And so to Waterloo station to meet the Rural Rocket from Basingstoke. I was clad in a tweed jacket, corduroy trousers, cloth cap and a Liberty and Livelihood March badge. I was indistinguishable from everyone else on the concourse. The train pulled in punctually at 9.45, disgorging over 800 defenders of the rural way of life, blessed by the Bishop of Basingstoke and, in some cases, fortified by the contents of the hipflask. George Clowes, the organiser, had done a grand job in mobilising the good folk of North Hampshire.
The March in Whitehall
We lined up behind three bagpipers and set off for Blackfriars Bridge, past enterprising tradesmen from the capital selling us horns and whistles.
It soon became clear that the numbers on the March greatly exceeded the numbers expected. We were sent on a substantial detour – almost it seemed to rural Kent – before we were allowed across the river and back to the starting point. It took two hours to get from Waterloo to Blackfriars Bridge, and then one hour to complete the march.
It was very exhilarating and cheerful. The mood was positive. There were a few anti-hunt protesters but they were politely ignored.
Those who believe that this was a class-based march could not have been more wrong; people from all strata of society were on the march, each with their own particular motive but all believing that their rural way of life was under attack from a government with its roots in the towns and cities. I talked to ramblers; to farmers; to horseriders; to shopkeepers and publicans; to a subpostmistress or two; to the proprietor of a number of ferrets and to folk who shoot. Basically, even if they didn’t hunt, they didn’t want to be told what they could or could not do by the metropolitan majority.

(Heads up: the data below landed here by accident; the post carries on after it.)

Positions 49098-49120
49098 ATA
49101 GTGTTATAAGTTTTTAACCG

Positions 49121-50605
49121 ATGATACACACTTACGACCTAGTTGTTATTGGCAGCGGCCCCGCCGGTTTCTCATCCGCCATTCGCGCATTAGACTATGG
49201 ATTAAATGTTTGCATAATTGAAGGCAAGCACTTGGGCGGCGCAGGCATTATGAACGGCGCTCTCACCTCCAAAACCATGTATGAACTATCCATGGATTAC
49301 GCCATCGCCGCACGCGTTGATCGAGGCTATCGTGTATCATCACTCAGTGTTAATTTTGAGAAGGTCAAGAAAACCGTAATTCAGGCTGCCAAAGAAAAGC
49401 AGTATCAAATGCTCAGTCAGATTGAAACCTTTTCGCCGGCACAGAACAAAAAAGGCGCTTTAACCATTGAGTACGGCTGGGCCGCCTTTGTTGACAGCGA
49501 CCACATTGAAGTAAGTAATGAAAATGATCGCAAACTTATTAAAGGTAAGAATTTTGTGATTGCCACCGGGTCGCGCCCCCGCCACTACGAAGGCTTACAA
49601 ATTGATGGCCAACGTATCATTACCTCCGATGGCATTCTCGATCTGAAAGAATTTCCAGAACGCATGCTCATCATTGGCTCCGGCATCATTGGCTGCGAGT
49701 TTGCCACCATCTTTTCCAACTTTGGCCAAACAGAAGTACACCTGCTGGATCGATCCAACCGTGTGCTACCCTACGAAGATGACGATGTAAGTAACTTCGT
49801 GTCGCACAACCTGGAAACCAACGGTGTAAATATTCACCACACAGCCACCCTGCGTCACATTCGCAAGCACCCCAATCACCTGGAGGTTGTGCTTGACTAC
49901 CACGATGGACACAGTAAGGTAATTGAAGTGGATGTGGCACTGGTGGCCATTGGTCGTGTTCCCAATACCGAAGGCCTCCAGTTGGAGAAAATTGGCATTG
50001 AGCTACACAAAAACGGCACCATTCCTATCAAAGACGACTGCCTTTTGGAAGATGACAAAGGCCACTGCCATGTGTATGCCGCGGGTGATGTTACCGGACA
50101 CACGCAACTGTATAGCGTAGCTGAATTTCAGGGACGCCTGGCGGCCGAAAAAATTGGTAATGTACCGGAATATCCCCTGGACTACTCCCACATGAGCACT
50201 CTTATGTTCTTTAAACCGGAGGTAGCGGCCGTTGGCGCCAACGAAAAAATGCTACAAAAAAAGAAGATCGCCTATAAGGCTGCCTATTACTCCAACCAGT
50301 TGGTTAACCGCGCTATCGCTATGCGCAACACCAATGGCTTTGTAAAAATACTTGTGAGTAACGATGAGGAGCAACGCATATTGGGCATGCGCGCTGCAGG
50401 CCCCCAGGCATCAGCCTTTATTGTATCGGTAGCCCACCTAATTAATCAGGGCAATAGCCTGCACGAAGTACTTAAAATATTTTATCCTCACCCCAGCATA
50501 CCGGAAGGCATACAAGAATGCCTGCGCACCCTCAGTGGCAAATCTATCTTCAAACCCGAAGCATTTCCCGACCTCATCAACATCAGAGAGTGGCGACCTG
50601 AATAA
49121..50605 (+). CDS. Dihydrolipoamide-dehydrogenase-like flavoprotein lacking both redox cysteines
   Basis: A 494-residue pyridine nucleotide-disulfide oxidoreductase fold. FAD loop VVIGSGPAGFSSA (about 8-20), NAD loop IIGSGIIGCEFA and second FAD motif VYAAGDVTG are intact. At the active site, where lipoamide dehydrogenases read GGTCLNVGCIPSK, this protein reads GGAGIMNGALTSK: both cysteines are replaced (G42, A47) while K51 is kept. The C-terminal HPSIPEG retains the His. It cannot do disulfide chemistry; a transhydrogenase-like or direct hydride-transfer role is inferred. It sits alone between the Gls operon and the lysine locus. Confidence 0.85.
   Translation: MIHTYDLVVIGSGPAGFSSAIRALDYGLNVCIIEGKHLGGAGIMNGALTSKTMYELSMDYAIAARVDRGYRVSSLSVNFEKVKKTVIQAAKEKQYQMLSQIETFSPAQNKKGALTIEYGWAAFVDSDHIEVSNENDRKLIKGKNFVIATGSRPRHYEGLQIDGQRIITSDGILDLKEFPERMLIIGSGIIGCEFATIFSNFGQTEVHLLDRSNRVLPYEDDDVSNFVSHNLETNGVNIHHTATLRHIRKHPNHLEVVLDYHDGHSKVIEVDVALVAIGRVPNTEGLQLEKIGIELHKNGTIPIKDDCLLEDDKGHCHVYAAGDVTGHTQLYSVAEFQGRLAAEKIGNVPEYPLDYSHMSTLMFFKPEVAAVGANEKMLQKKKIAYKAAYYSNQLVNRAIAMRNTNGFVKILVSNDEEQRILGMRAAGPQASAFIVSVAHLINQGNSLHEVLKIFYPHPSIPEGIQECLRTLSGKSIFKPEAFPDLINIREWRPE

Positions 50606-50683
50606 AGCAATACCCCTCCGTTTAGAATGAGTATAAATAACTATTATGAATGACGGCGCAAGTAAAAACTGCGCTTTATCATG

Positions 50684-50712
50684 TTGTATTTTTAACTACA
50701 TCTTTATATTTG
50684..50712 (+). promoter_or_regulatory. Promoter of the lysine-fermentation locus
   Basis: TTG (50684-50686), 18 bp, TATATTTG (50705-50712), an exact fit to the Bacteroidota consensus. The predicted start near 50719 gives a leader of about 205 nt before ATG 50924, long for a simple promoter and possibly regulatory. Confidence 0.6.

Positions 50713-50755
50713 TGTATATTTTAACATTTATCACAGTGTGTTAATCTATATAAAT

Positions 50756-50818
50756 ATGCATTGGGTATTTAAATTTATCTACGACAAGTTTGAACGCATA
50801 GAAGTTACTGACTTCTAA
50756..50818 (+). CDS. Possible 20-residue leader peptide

The Government professes disinterest; nonsense. Blair’s strategy has been to avoid winding people up unnecessarily and here were nearly a half a million people – many of whom may have voted Labour at some point - so tightened that they had given up their day of rest to come to London and march. Many shared our views but, for good reasons, were unable to come along.
Any party that wants to govern the whole country cannot afford to alienate such a huge chunk of decent loyal folk on an issue – banning hunting - that by no stretch of the imagination should dominate the political agenda at the moment. My advice to him is to settle for the Middle Way on hunting, and then start building some bridges.